Is literary quality possible in digital media, or is electronic literature demonstrably inferior to the print canon? What large-scale social and cultural changes are bound up with the spread of digital culture, and what do they portend for the future of writing?
Note 1 These questions cannot be answered without first considering the contexts that give them meaning and significance, and that implies a wide-ranging exploration of what electronic literature is, how it overlaps and diverges from print, what signifying strategies characterize it, and how these strategies are interpreted by users as they go in search of meaning.
In brief, one cannot begin to answer the questions unless one has first thoroughly explored and understood the specificities of digital media.
To see electronic literature only through the lens of print is, in a significant sense, not to see it at all.
When we engage W.E.B. Du Bois’s work and thought to extract useful insights and develop intellectual and social initiatives based on these, we unavoidably must deal with his concept of the color line and the role he assigned it in African and human history (Butler, ; Fontenot, ; Juguo, ; Rabaka, ). The concept of the color . Dear Twitpic Community - thank you for all the wonderful photos you have taken over the years. We have now placed Twitpic in an archived state. The Queering of The Media - Media is a mirror of societies cultural values and institutions, having the power to change our understanding of the world.
This essay aims to provide some of the context that will open the field of inquiry so that electronic literature can be understood as both partaking of literary tradition and introducing crucial transformations that redefine what literature is.Published: Mon, 5 Dec “Good hair”, a documentary comedy by Chris Rock focuses on all issues surrounding African American Hair, their styling industry and the effects it .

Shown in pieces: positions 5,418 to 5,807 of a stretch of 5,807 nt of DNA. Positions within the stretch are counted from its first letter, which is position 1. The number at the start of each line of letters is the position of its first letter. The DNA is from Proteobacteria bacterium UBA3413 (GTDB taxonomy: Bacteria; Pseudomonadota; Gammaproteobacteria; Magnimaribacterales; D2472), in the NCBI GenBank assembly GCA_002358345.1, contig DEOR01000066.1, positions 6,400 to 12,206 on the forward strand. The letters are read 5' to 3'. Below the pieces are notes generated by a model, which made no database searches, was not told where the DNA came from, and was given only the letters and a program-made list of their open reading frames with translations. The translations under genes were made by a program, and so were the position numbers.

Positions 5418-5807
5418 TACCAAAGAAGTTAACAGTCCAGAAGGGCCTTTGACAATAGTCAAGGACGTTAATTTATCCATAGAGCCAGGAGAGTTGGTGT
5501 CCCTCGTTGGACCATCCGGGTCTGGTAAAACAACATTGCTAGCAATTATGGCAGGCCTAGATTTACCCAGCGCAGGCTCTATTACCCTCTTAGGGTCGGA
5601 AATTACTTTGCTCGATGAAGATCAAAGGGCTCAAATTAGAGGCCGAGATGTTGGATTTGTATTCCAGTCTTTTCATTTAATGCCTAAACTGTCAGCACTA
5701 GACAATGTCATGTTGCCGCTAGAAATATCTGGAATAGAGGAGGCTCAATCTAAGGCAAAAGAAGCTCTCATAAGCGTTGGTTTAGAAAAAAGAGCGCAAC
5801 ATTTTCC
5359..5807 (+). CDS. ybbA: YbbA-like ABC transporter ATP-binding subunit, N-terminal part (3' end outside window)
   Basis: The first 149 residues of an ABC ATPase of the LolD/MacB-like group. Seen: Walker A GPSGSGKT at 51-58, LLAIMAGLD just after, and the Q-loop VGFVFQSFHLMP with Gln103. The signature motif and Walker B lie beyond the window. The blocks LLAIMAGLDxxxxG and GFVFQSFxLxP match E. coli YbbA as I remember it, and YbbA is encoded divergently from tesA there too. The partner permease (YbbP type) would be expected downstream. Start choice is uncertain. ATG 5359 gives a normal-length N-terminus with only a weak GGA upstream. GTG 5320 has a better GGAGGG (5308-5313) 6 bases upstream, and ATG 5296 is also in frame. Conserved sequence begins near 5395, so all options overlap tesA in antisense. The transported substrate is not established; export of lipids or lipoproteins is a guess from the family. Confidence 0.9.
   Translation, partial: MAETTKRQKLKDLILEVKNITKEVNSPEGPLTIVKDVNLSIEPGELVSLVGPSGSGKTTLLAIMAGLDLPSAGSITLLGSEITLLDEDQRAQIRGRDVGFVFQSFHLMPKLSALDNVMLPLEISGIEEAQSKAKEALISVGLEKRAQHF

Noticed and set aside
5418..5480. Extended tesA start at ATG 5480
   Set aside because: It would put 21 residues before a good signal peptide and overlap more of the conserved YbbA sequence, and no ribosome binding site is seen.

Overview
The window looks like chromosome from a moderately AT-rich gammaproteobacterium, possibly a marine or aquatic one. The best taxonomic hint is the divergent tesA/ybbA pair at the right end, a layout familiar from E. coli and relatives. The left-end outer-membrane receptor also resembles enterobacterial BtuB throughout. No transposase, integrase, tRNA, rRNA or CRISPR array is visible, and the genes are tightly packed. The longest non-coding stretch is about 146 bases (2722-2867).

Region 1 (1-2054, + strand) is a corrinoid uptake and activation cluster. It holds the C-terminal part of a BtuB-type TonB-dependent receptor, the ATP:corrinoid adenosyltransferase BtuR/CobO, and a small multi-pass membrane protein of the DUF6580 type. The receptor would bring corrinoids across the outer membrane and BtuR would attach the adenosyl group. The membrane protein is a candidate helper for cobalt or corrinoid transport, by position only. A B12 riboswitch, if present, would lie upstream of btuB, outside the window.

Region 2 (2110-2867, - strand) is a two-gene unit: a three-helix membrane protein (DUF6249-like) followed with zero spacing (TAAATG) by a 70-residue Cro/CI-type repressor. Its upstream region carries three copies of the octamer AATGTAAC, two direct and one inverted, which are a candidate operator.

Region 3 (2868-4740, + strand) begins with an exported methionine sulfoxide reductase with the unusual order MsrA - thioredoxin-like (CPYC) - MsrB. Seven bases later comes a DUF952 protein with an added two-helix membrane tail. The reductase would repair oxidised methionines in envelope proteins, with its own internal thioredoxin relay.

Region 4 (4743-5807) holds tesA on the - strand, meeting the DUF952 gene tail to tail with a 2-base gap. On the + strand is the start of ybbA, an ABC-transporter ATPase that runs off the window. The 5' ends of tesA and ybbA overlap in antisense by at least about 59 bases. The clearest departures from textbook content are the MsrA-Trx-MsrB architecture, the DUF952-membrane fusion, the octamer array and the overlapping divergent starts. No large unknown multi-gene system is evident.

Founded in , Macmillan Publishers is one of the largest global trade book publishers and home to numerous bestselling and award-winning fiction, nonfiction, and children’s books, from St. Martin’s Press, Tor Books, Farrar, Straus & Giroux, Henry Holt, Picador, Flatiron Books, Celadon Books, and Macmillan Audio.
JSTOR is a digital library of academic journals, books, and primary sources. Misc thoughts, memories, proto-essays, musings, etc. And on that dread day, the Ineffable One will summon the artificers and makers of graven images, and He will command them to give life to their creations, and failing, they and their creations will be dedicated to the flames.
Adolescence (from Latin adolescere, meaning 'to grow up') is a transitional stage of physical and psychological development that generally occurs during the period from puberty to legal adulthood (age of majority).
Adolescence is usually associated with the teenage years, but its physical, psychological or cultural expressions may begin .
White privilege (or white skin privilege) is the societal privilege that benefits people whom society identifies as white in some countries, beyond what is commonly experienced by non-white people under the same social, political, or economic circumstances.
Academic perspectives such as critical race theory and whiteness studies use the concept to .